Get expert advice on every topic you need as a small business owner, from the ideation stage to your eventual exit. Our articles, quick tips, infographics and how-to guides can offer entrepreneurs the most up-to-date information they need to flourish.

Subscribe to our blog

Raising funds for your startup: 4 principles CEOs & CFOs should know

Posted by Grace Townsley

February 14, 2023    |     5-minute read (826 words)

Raising funds is a critical part of running a profitable startup. As a CEO or CFO, it’s your job to make sure your company is well-funded throughout every stage of growth. With solid funding in place, and investors on your side, your startup can be equipped to reach its biggest goals. 

To make the process of fundraising a little less daunting and a little more effective, it’s important to keep these four best practices in mind. With the right research, preparation, confident delivery and timely follow-up, you can be well on your way to successfully raising the funds your business needs. 

1. Do great research from the beginning

Before you begin raising funds, do extensive research about the investors you’ll be targeting, the goals you’re aiming for, your company’s current health and the market. Investors want to see that their investments will be used effectively. 

When you prove you know your position in the market and have a strong, data-backed grasp of your future growth potential once this capital comes through, investors will be more willing to invest in your business. 

Be sure to research common objections your potential investors may have. If you know what concerns these investors are likely to raise — and what they want to know before signing a check — you can pull the data and research you need to prove why your plan will work. 

As you’re selecting the investors you want to work with, research the kind of investments they’ve made in the past. If your business is similar to one they’ve partnered with before, use research to show why this is another smart investment for them. If you’re different from their past investments, prove why you’re worth the consideration. 

2. Be prepared for anything

Before you walk into your investor meeting, be ready to meet any question or challenge head-on. There are several ways you can prepare for your big pitch, and this groundwork is even more important when pitching in a downturn. For example:

  • Make sure you thoroughly understand the investor’s investment criteria, and how that fits in with the business model of your company. 
  • Be ready to answer the questions they’re most likely to ask, based on their investment preferences. You can even listen to recorded calls or interviews with the investor to learn more about their go-to questions and biggest priorities.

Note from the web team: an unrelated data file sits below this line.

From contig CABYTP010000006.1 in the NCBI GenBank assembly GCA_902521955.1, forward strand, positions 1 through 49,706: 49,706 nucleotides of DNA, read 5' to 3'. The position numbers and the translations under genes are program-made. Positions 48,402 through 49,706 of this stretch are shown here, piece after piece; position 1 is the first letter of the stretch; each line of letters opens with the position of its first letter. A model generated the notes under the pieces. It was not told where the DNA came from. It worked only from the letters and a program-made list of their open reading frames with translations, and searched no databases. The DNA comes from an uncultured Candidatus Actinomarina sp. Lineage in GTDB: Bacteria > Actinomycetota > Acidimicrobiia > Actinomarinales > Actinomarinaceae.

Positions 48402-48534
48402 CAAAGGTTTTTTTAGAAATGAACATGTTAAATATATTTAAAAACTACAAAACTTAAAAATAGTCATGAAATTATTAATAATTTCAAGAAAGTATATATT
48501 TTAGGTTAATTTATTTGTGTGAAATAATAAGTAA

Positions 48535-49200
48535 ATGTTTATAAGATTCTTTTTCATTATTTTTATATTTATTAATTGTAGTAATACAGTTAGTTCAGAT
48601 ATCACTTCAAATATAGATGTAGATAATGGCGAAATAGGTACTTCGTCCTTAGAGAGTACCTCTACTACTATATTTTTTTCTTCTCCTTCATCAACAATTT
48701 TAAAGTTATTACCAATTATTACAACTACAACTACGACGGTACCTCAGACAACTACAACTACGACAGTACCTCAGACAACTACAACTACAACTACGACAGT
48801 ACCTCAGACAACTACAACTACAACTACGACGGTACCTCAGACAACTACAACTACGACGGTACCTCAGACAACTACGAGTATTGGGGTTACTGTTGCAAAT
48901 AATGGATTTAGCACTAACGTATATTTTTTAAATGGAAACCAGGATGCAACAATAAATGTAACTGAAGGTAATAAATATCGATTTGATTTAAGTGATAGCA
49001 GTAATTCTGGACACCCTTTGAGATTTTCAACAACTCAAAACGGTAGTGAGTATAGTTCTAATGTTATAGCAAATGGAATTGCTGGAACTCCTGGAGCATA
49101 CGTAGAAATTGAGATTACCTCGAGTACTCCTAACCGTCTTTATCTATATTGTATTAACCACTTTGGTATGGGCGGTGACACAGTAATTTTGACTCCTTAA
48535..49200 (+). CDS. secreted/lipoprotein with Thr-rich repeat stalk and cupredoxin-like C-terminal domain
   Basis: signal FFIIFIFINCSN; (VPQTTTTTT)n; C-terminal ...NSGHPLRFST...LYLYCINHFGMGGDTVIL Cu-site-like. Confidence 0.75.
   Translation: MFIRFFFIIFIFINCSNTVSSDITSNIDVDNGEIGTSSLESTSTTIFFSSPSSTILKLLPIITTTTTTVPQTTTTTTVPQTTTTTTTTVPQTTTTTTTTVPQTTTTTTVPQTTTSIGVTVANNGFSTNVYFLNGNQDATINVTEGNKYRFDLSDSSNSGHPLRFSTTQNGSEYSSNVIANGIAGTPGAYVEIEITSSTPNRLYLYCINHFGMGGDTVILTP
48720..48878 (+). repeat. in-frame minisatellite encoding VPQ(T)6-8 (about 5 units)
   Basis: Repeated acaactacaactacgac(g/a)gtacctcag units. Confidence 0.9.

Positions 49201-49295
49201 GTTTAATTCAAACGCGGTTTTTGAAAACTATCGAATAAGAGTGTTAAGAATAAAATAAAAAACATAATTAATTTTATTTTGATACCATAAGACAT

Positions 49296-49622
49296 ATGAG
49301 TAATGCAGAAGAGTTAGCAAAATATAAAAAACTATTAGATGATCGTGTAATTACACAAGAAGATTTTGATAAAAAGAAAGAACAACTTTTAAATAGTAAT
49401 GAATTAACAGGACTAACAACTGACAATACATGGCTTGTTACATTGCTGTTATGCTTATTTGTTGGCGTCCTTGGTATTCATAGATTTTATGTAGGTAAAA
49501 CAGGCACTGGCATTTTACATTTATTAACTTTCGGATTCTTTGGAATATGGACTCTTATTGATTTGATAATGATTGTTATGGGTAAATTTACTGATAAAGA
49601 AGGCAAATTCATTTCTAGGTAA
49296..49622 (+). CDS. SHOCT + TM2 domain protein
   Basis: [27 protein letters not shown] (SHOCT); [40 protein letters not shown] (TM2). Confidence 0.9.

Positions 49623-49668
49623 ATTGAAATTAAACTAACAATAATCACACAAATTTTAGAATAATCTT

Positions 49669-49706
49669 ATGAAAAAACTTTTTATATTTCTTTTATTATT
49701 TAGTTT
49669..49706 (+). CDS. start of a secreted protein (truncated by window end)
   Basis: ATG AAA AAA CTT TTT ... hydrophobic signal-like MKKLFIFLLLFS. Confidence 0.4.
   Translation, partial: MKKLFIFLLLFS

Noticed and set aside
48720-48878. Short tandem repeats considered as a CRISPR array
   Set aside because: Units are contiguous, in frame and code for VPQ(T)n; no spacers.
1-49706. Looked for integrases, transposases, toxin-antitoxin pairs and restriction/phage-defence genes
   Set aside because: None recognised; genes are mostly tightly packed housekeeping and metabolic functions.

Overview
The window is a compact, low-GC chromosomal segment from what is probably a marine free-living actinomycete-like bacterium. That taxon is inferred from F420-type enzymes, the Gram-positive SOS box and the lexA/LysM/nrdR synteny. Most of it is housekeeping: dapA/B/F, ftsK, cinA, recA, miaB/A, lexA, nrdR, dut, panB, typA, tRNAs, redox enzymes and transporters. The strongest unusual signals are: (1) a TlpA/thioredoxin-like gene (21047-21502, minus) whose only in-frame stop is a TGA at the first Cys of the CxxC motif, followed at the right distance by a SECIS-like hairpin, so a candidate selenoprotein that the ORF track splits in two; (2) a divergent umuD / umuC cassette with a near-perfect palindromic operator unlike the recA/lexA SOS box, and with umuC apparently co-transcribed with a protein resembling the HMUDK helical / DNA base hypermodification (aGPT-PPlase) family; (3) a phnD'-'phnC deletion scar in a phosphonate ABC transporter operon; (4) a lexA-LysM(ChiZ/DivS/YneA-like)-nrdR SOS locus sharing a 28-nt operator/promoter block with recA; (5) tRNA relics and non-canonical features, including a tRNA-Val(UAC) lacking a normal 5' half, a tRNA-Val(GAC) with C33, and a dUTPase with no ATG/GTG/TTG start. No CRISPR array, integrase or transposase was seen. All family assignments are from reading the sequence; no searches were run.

• Have your full pitch and key metrics, such as KPIs,  memorized inside and out. If a technical issue comes up, you should be able to present your pitch seamlessly without a screen. It’s smart to bring in a paper copy of your presentation and numbers, in the event a screen or presentation area is unavailable. 

3. Practice your pitch

Raising funds is easier when you’re confident in your pitch. The more you can practice your presentation, the more confidently you can deliver it — and secure the funding you need. 

During your practice session, you should focus on delivering a concise and clear pitch that highlights the key points of your business plan. Once you have your pitch thoroughly memorized, practice responding to the investor’s questions. You can look up common questions this investor asks, or watch interviews to gather insights. Practice answering their questions clearly, simply and enthusiastically. 

Finally, practice summarizing the key points of your business plan and asking the investor for the funding you need. This is the step that unnerves many CEO and CFO funding seekers! But practicing your request until you can strongly ask for the funding your business needs is crucial to securing the deal and reaching the next stage in your business. 

4. Don’t neglect the follow-up 

The final key consideration CEOs and CFOs should keep in mind when raising funds is the art of following up. It’s important to follow up quickly, while your potential investors are still excited and interested in your opportunity. 

Following up with your investors shows that you’re serious about the investment and the value you offer them. It also gives you the opportunity to clarify any issues that may have arisen during your pitch meeting, and share additional information they may have requested. 

Every follow-up conversation, whether by email, phone, or in person meetings, should end with a sincere “thank you.” Offer gratitude for their time, consideration and feedback. Even if the investor chooses not to offer capital this time around, keeping that relationship warm and friendly opens opportunities for raising funds in the future. 

Key takeaway

As a CEO or CFO of a growing startup, raising funds is almost a necessity. That’s why it’s essential to keep these fundraising best practices in mind throughout every round of funding. Doing your research, showing up prepared, delivering a confident, well-practiced pitch and following up with investors gives you the best possible chance of raising the funds you need to reach your next level of growth. 


Grace Townsley
Grace Townsley

As a professional copywriter in the finance and B2B space, Grace Townsley offers small business leaders big insights—one precisely chosen word at a time. Let's connect!

Learn how we can put more time back in your day.